Maintaining long-term success within a cricket side is not about finding players who can reach a mystically high level of skill for a couple of years and be a passenger either side of the peak, or even about finding players who come in, do their stuff and retire right at the top of their games in short careers; it's about finding players whose values remain high for long periods. The longer a player can maintain high standards or even just play better than the next best player left out the side, the more value he is, the more he'll help his side win/save games and the better he should be rated. The romanticist in us all naturally makes us look for and remember what players were like at their best, particularly when they're from the team we support, and there's nothing wrong with discussing players peaks and they're interesting, emotional and artful. These peaks and highs represent the part of cricket that makes us want to watch it and not just compile databases on it; but from a performance analysis perspective it means comparatively little to the length of time a player can positively contribute.
    That's all well and groovy, but what about those players (like Sobers, actually) who'd already had very long and distinguished careers (he'd been a test player for well over a decade and a half by the time he reached 35) but who went on because they were still of use to their team? A batsman averaging 40+ is still a good test performer, even if he's not a superhuman anymore.

    To my way of thinking it shows a healthy disregard for personal glory and is almost praiseworthy in itself. & I don't think the first 15+ years of someone's career is cherry picking.

    With someone in Ponting's current nick it's more debateable, as averaging <30 isn't cutting the mustard but the selectors must still think he can turn it around or he wouldn't keep getting picked.

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    Englishman BoyBrumby's Avatar
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    Quote Originally Posted by benchmark00 View Post
    Cliffs?
    "Won't someone please think of the averages?"

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    Global Moderator Prince EWS's Avatar
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    Quote Originally Posted by BoyBrumby View Post
    That's all well and groovy, but what about those players (like Sobers, actually) who'd already had very long and distinguished careers (he'd been a test player for well over a decade and a half by the time he reached 35) but who went on because they were still of use to their team? A batsman averaging 40+ is still a good test performer, even if he's not a superhuman anymore..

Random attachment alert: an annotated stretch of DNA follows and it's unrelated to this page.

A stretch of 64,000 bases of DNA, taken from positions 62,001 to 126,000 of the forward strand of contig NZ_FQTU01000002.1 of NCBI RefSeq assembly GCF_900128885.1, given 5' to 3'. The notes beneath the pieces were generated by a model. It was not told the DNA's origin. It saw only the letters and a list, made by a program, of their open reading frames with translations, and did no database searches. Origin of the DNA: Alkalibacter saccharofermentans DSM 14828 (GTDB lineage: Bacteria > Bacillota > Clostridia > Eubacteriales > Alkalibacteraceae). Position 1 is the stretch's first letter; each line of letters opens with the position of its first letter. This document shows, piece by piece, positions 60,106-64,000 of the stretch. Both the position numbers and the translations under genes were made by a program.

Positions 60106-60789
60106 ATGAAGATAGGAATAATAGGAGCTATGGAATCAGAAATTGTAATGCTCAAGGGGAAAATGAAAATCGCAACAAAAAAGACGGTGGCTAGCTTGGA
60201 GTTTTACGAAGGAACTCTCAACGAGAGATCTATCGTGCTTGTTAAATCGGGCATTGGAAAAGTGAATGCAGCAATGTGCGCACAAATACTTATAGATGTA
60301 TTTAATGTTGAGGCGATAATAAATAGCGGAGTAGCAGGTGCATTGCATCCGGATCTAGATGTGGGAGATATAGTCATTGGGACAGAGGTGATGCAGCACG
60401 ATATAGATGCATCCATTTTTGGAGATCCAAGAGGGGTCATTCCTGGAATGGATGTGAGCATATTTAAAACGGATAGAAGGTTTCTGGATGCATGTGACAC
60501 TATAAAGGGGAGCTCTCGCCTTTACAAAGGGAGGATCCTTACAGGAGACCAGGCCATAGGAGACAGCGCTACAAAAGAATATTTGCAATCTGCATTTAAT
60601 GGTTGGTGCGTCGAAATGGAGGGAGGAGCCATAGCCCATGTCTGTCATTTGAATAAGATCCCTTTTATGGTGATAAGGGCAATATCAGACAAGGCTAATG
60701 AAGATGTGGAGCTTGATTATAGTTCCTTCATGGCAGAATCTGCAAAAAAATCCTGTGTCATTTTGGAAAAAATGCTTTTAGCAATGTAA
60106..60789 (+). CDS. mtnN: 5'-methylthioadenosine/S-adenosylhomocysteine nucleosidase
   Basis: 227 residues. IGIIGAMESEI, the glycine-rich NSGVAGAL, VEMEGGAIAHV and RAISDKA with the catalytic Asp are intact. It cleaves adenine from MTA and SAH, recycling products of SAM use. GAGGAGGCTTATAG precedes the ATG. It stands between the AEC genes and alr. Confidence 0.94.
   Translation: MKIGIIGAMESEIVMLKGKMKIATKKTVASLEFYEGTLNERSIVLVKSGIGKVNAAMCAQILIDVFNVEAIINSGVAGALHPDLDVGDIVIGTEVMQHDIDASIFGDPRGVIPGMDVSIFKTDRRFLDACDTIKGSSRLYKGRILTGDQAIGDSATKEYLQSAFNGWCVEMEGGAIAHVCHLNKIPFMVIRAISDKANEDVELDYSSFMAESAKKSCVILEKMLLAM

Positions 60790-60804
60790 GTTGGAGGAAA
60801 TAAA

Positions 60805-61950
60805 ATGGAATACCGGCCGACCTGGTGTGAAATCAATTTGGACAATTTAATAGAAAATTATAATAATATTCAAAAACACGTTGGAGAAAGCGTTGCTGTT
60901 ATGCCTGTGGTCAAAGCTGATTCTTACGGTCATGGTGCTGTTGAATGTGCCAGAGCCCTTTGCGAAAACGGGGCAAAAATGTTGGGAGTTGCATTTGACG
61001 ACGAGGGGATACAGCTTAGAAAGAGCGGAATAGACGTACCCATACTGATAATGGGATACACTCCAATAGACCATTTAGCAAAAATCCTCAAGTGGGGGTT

Yeah, that's my point though. Sobers deserves far more credit for continuing on like that than if he'd just stopped because he realised he wasn't quite as awesome as he was previously. That's what longevity is about; giving respect to players who contribute for a long time. I rate Sobers in the top 3 or 4 batsmen of all time.

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    Global Moderator Prince EWS's Avatar
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    Quote Originally Posted by BoyBrumby View Post
    "Won't someone please think of the averages?"
    Not even remotely true. The opposite, if anything. Long career averaging 50 > short career averaging 60. Especially since the former is likely to have the latter contained in it somewhere.

    Seriously, did you actually read my post or just assume I'd say what people expect me to?

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    Quote Originally Posted by BoyBrumby View Post
    That's all well and groovy, but what about those players (like Sobers, actually) who'd already had very long and distinguished careers (he'd been a test player for well over a decade and a half by the time he reached 35) but who went on because they were still of use to their team? A batsman averaging 40+ is still a good test performer, even if he's not a superhuman anymore..



    The best start to a post I've ever seen.

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    Cricket Web: All-Time Legend smalishah84's Avatar
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    Quote Originally Posted by Prince EWS View Post
    Yeah, that's my point though. Sobers deserves far more credit for continuing on like that than if he'd just stopped because he realised he wasn't quite as awesome as he was previously. That's what longevity is about; giving respect to players who contribute for a long time. I rate Sobers in the top 3 or 4 batsmen of all time.
    yeah but Sobers just didn't become **** overnight did he? And his "slump" post 35 didn't just go on and on and on did it?

    Also it must be questioned as to what point is a player an asset and up to what point a liability to the team?

    I know you mentioned that until garry sobers was better than the next best alternative he was adding value but if garry adds only 20 runs per match and he has even more pathetic people as the next best alternative then what does that imply? Doesn't that mean that Sobers was just less **** than the next **** player but essentially both are ****?

    Effectively that brings us back to the same point that players who excelled for a long period deserve more accolades